Overcome Challenges Through Cognitive Behavioral Therapy
CBT for substance abuse focuses on client's learning to identify the thoughts and beliefs (often negative thoughts about themselves and their lives) that lead them to turn to drugs or alcohol. Treatment helps the client unlearn old patterns of behavior and to learn new ways of coping with situations and thoughts that may have led them to use substances in the past. Attention is also focused on the underlying issues that often co-occur with substance use, such as depression and anxiety.
Medication management and social supports are primary treatment elements for Schizophrenia to help minimize the impact of the symptoms and achieve a higher level of stability. Research has shown that CBT, as an additional treatment component, can help a patient cope with symptoms and increase compliance with medication. Therapy also helps support clients learn more adaptive and realistic interpretations of events and are also taught various coping techniques for dealing with "voices" or other hallucinations. Through therapy, clients learn how to identify what events may increase episodes of psychosis, which can help reduce the impact of such episodes on their life. CBT for Schizophrenia also stresses skill-oriented therapies, where clients learn skills to cope with life's challenges, elements of daily functioning, and problem-solving skills.
Couple’s Therapy can be an important aspect to the long-term health and success of relationships, both as a preventative measure to conflict and stress, but also as a way to directly address areas of need within the relationship. Couple’s therapy can be used for:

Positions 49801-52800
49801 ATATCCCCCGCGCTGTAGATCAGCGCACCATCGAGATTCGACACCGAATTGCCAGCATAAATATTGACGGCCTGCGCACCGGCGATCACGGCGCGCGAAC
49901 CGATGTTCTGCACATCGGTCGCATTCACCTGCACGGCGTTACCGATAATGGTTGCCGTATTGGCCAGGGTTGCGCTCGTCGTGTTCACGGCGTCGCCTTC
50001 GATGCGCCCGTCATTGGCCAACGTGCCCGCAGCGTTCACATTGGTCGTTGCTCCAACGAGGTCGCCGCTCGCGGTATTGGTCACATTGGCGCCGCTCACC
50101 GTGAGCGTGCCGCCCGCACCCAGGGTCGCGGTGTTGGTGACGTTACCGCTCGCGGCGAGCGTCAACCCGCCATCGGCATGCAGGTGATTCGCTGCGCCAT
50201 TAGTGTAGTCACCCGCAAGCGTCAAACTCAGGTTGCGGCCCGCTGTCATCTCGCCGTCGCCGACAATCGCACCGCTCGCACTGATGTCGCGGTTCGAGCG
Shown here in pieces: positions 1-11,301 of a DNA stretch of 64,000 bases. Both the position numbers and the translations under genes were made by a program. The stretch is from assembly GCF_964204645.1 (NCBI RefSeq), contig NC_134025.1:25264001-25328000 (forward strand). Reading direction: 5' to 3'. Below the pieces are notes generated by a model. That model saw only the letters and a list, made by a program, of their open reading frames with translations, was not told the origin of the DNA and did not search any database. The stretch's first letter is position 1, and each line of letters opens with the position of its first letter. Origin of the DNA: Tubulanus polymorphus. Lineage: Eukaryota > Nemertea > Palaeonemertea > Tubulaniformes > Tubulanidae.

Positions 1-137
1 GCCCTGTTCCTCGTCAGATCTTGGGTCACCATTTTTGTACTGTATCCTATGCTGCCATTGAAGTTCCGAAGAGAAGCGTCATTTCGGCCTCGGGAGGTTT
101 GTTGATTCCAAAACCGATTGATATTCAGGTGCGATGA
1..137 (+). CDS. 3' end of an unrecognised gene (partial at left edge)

- New relationships (sometimes called premarital counseling) with partners who want to address important areas of relationships to feel more committed, confident, and secure.
- Address and enhance challenges with sexual intimacy, including building trust and comfort in sexual relationships. Navigate issues of differences in frequency of sexual desire, feelings of rejection and hurt, and help support the development of emotionally safe sexual relationships after a partner has experienced or has a history of sexual trauma
- Enhance communication within the relationship
- Partners who are navigating betrayal or infidelity and want to repair or compassionately end their relationship.
- Discussing variables and factors that inevitably impact relationships – such as expectations, parenthood and children, family planning, finances, etc.
- Biological families, blended families, and families-of-choice who are trying to create more stability and deepen intimacy bonds.
Multiple studies have shown that CBT is a particularly effective treatment for depression. Some people with depression may be successfully treated with CBT alone, while more severe symptoms can benefit from a combination of both CBT and medication. Depression includes a variety of symptoms, including negative thoughts about oneself, life experiences, and the future, as well as feelings of sadness, irritability, and guilt. People feeling depressed often also exhibit behaviors such as withdrawing from other people, feeling minimal motivation, and having difficulty doing activities – while also physically feeling tired, having poor sleep habits, and lacking energy. CBT teaches people how to examine the relationship between thoughts, behaviors, and feelings in order to modify patterns that are negatively impacting your life, as well as providing tools to improve coping strategies.